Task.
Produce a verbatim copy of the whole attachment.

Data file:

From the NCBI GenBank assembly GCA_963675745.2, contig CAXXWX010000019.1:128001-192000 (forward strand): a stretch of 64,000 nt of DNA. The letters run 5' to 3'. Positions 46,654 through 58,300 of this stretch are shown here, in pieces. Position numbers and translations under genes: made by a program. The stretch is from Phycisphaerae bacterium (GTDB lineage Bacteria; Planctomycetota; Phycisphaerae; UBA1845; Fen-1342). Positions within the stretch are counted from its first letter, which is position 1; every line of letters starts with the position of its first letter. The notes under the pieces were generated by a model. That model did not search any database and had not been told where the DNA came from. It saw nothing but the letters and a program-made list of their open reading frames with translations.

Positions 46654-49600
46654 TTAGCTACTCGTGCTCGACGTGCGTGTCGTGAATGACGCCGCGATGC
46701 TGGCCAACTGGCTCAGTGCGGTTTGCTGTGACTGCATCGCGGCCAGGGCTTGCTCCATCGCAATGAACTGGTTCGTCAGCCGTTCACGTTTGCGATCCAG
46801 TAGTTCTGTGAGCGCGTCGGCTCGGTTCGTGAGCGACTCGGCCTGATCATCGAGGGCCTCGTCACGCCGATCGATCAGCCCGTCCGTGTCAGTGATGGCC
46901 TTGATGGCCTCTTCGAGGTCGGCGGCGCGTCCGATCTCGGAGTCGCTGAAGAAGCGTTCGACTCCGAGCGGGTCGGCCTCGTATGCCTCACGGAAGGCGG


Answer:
From the NCBI GenBank assembly GCA_963675745.2, contig CAXXWX010000019.1:128001-192000 (forward strand): a stretch of 64,000 nt of DNA. The letters run 5' to 3'. Positions 46,654 through 58,300 of this stretch are shown here, in pieces. Position numbers and translations under genes: made by a program. The stretch is from Phycisphaerae bacterium (GTDB lineage Bacteria; Planctomycetota; Phycisphaerae; UBA1845; Fen-1342). Positions within the stretch are counted from its first letter, which is position 1; every line of letters starts with the position of its first letter. The notes under the pieces were generated by a model. That model did not search any database and had not been told where the DNA came from. It saw nothing but the letters and a program-made list of their open reading frames with translations.

Positions 46654-49600
46654 TTAGCTACTCGTGCTCGACGTGCGTGTCGTGAATGACGCCGCGATGC
46701 TGGCCAACTGGCTCAGTGCGGTTTGCTGTGACTGCATCGCGGCCAGGGCTTGCTCCATCGCAATGAACTGGTTCGTCAGCCGTTCACGTTTGCGATCCAG
46801 TAGTTCTGTGAGCGCGTCGGCTCGGTTCGTGAGCGACTCGGCCTGATCATCGAGGGCCTCGTCACGCCGATCGATCAGCCCGTCCGTGTCAGTGATGGCC
46901 TTGATGGCCTCTTCGAGGTCGGCGGCGCGTCCGATCTCGGAGTCGCTGAAGAAGCGTTCGACTCCGAGCGGGTCGGCCTCGTATGCCTCACGGAAGGCGG